Does repeated measurement improve income data quality?

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ISER Working Paper Series


Paul Fisher

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This paper presents evidence that the quality of survey data on household incomes systematically improves across waves of a panel. Our estimates indicate that the effect of being interviewed for a second time is to increase the mean of reported monthly income by £142 (8 percent). Dependent interviewing - a recall device commonly used in panel surveys - takes effect only after a first interview. It explains approximately one third of the observed increase. The remaining share is attributed to changes in respondent reporting behaviour (panel conditioning). Our analysis suggests that falls in respondent confidentiality concerns are important in explaining the result.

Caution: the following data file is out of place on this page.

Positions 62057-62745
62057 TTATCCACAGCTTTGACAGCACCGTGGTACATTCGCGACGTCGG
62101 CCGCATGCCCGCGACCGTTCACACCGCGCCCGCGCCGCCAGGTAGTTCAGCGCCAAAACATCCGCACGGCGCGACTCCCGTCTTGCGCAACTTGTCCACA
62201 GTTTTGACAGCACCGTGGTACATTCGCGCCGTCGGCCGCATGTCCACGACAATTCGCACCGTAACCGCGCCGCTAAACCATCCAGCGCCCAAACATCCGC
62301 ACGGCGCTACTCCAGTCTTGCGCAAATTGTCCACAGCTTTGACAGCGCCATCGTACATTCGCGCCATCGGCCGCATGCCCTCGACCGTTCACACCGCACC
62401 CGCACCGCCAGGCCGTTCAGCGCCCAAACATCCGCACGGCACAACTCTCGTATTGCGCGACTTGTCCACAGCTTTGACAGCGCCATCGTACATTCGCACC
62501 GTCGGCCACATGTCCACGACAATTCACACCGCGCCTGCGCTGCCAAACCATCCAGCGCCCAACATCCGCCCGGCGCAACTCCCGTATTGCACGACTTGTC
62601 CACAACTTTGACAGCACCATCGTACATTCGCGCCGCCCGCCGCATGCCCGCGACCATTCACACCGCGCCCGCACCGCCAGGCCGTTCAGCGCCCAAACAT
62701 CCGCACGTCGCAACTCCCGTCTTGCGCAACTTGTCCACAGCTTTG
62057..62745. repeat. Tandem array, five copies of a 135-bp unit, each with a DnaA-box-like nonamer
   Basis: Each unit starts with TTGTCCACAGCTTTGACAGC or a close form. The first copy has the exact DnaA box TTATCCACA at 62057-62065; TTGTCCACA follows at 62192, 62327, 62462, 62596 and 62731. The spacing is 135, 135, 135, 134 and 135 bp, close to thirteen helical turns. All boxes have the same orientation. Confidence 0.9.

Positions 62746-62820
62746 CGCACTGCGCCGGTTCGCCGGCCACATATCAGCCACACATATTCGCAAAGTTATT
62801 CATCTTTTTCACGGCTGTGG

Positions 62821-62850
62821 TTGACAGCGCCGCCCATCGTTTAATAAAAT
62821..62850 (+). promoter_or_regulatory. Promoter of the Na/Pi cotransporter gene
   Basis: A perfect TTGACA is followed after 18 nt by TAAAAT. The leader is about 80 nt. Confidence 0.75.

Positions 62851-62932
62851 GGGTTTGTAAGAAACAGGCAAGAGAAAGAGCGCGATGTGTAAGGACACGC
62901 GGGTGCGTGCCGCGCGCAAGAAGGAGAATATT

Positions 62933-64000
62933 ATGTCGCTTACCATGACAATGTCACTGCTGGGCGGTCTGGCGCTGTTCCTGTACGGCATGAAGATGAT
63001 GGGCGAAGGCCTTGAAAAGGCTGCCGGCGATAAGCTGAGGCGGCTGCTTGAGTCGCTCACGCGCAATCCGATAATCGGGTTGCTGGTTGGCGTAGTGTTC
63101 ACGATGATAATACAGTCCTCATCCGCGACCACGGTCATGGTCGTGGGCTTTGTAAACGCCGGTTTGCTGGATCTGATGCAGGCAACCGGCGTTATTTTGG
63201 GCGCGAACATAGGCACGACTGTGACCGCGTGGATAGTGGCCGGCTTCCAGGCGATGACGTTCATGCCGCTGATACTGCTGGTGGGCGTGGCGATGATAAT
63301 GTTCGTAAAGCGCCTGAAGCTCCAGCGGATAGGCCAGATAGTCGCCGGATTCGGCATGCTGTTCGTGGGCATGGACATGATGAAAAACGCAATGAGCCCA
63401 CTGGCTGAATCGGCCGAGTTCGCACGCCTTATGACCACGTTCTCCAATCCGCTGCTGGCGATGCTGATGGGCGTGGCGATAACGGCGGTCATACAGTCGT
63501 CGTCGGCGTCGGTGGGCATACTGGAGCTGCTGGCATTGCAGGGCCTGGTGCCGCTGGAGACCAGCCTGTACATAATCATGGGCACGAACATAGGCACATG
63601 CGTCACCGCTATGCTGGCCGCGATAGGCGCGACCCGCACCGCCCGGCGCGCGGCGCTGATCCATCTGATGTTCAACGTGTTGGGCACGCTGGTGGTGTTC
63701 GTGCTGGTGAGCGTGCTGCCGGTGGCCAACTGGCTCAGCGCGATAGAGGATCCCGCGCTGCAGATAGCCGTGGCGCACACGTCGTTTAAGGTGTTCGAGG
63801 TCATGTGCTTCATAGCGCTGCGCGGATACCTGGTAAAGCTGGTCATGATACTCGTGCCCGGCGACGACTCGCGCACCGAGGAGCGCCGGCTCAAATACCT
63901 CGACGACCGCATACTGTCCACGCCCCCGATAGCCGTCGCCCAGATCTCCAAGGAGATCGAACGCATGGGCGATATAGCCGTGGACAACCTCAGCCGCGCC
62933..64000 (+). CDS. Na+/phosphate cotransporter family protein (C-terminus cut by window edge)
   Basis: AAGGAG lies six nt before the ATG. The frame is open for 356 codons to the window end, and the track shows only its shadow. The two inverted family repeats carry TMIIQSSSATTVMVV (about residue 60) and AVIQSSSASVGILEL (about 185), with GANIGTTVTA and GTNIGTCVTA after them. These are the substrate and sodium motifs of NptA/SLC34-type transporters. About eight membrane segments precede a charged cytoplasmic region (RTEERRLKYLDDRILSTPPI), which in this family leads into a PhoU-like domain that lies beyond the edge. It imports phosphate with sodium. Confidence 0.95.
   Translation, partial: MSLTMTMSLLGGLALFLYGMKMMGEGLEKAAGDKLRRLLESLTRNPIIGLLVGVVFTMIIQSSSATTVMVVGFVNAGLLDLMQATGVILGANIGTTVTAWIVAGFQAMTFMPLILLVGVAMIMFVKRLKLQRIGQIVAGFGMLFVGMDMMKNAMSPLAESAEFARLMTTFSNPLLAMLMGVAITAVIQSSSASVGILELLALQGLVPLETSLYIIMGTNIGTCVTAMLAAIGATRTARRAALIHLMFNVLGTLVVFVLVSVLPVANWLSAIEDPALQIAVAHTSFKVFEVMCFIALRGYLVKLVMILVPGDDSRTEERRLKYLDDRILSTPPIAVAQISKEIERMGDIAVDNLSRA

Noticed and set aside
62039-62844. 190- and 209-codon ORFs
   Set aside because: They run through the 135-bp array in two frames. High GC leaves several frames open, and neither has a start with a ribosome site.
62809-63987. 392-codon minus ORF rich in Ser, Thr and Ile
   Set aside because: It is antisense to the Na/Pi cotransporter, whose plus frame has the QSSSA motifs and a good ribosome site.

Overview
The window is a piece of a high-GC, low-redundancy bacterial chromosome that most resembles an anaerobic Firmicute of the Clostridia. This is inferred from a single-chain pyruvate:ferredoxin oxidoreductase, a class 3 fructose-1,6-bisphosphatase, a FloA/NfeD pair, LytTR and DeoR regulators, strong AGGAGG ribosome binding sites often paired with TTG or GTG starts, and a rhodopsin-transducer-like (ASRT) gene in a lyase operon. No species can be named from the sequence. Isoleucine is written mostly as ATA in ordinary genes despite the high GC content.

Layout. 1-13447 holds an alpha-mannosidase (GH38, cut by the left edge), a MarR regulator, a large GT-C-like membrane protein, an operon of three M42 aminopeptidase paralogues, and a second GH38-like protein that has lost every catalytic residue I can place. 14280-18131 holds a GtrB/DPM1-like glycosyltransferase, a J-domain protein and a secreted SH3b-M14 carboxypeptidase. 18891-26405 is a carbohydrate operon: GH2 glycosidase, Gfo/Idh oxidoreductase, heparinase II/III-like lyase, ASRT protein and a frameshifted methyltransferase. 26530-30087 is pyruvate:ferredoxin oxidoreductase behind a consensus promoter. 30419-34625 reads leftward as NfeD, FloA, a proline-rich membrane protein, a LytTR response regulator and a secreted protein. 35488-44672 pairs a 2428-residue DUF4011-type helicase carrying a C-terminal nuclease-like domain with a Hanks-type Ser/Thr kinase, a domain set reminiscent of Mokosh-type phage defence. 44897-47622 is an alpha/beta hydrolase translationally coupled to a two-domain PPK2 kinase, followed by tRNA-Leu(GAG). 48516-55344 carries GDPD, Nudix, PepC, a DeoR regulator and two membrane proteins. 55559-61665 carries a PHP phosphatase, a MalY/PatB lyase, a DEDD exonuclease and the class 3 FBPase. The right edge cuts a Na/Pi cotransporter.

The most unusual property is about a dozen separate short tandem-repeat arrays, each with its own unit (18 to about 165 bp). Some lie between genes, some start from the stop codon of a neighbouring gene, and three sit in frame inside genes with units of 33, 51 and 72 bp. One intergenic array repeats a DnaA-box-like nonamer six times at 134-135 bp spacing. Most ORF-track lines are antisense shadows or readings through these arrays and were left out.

Economics, Survey Methodology and Income Dynamics


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  1. Does repeated measurement improve income data quality?

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